Real estate managers notched solid overall asset gains during 2015, but at a much slower growth rate than a year earlier.
Pensions & Investments’ annual survey of money managers found real estate equity assets under management totaled $385.4 billion at the end of 2015, a gain of 3.3%, while timber assets under management at year-end 2015 were up 8.6%, to $15.3 billion. Real estate investment trusts, meanwhile, rose 5.4% to $85 billion.
But just a year earlier, P&I’s universe of the largest managers of U.S. institutional tax-exempt assets showed gains of 24.5% for equity real estate and 18% for REITs. Timber in 2014 dipped 2.7%.
“We are still seeing interest in real estate,” said Brad Morrow, head of manager research in the Americas in the New York office of consulting firm Willis Towers Watson PLC.
The bulk of Wills Towers Watson clients are still mostly investing in core and core-plus strategies, he said.
The stock market correction last year affected institutional investors’ real estate investments because of the denominator effect, said David Doupe, managing director and international director of national investor accounts for Jones Lang LaSalle Inc., based in the El Segundo, Calif., office. The drop in investors’ equity portfolios caused them to be overallocated to other asset classes including real estate.
As a result, some investors sought redemptions from their open end funds, Mr. Doupe explained.
Among real estate equity managers, the largest 25 account for 88% of total real estate assets reported at year-end 2015, a bump up from 85% a year earlier.
Domestic real estate equity assets among the largest 25 managers grew 6.4% to $297.9 billion, while international real estate dropped 5% to $36.7 billion. The year before, domestic real estate was up 17.4% and international real estate equity assets rose 124%. A strong U.S. dollar combined with asset sales and investor preference for U.S. real estate led to these asset swings, managers and others said.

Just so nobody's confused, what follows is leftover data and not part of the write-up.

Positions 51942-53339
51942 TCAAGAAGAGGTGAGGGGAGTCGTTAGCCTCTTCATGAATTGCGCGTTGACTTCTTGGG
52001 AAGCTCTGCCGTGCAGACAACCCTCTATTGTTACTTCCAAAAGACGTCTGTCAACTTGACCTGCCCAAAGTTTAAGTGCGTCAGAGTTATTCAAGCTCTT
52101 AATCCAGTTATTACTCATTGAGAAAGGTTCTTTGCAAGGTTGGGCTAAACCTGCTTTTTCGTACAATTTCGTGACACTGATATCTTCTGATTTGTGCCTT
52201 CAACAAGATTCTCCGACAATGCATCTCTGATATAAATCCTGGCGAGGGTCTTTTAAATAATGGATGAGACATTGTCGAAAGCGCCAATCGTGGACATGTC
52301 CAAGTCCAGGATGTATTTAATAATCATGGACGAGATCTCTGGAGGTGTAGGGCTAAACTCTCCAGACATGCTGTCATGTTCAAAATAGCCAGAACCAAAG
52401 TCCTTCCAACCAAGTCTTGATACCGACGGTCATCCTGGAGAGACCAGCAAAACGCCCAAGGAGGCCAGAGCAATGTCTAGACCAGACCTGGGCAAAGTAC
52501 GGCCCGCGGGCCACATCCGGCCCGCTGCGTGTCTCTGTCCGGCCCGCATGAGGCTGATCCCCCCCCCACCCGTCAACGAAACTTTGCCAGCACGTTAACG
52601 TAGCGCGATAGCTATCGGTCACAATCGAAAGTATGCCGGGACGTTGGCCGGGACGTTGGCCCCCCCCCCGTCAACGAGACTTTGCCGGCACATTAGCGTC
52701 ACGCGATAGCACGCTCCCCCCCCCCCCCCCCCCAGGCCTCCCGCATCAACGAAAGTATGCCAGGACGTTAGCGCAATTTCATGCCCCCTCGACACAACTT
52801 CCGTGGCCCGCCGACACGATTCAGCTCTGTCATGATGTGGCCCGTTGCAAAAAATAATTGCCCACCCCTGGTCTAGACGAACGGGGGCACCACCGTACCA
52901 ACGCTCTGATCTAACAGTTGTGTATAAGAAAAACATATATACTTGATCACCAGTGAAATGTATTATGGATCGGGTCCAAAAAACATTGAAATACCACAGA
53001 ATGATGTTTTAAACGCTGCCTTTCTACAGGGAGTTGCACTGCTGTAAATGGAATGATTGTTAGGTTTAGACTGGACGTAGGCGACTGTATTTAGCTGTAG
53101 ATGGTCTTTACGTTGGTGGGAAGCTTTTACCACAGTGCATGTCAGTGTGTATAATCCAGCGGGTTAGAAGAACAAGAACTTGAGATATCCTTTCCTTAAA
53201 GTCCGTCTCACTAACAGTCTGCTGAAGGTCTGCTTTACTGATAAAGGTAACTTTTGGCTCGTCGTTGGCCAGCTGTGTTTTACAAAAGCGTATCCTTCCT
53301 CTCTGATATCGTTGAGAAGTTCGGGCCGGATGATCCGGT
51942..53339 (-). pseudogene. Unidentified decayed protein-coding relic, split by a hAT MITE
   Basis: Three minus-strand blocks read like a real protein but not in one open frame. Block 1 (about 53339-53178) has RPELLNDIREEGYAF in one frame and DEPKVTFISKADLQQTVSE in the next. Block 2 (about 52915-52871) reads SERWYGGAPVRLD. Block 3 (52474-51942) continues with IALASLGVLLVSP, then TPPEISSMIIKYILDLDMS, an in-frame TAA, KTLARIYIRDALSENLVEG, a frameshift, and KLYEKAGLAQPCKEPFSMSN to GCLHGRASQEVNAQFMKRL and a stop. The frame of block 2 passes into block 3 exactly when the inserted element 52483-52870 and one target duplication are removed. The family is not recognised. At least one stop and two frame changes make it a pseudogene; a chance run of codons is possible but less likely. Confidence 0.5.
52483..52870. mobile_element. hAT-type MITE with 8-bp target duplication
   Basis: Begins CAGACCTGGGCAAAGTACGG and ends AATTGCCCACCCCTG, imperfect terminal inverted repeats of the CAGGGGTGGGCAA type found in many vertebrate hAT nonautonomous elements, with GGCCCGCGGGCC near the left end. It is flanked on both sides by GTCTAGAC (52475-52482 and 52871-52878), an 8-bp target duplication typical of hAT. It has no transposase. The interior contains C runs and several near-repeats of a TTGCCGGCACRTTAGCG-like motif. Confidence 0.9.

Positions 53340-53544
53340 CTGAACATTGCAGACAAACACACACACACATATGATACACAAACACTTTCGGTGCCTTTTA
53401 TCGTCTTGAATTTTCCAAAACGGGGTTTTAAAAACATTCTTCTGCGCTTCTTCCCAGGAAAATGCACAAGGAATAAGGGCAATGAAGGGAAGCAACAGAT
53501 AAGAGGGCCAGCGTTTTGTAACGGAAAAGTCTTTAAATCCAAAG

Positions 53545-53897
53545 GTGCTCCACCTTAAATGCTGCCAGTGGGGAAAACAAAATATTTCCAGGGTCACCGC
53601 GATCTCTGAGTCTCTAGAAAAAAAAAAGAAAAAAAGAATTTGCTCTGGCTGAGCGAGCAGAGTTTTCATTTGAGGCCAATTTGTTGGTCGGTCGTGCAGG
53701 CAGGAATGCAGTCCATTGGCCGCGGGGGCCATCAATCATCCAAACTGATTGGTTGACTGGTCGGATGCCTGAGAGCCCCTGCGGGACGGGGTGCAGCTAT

Timber assets of the 25 real estate equity managers were up 1.7% to $6 billion, following 2014’s doubling of timber assets after two down years in 2013 and 2012.
Real estate investment trust assets overall grew 5.4% to $85 billion; the total of the largest 25 managers of REIT assets for U.S. institutional tax-exempt clients was up 6.6% to $82.3 billion.
Real estate and REIT managers’ portfolios also got a boost from returns.
The NCREIF Property index return for 2015 was 13.33%, with 5.01% from income and 8.03% from appreciation; the net return of the NCREIF Fund Index-Open End Diversified Core Equity was 13.96%. The NCREIF Timberland index was 4.97%; 2.67% from income and 2.25% appreciation.
By comparison, the total return of the FTSE NAREIT All Equity REITs index was up 2.83% for the year ended Dec. 31. The FTSE NAREIT Mortgage REITs index was down 8.88% and the FTSE NAREIT Composite REITs index, which is the sum of the constituents of the other two indexes, was up 2.05%.
Calvin Schnure, senior vice president, research and economic analysis of the Washington-based National Association of Real Estate Investment Trusts, said NAREIT data found the value of REIT assets under management increased 5.4%, substantially more than REIT returns.
Last year was a challenging year for the broader markets, and while REITs had their ups and downs, they ended up with a small positive return, he said.
“REITs got the sniffles” from problems of the overall stock market, Mr. Schnure said.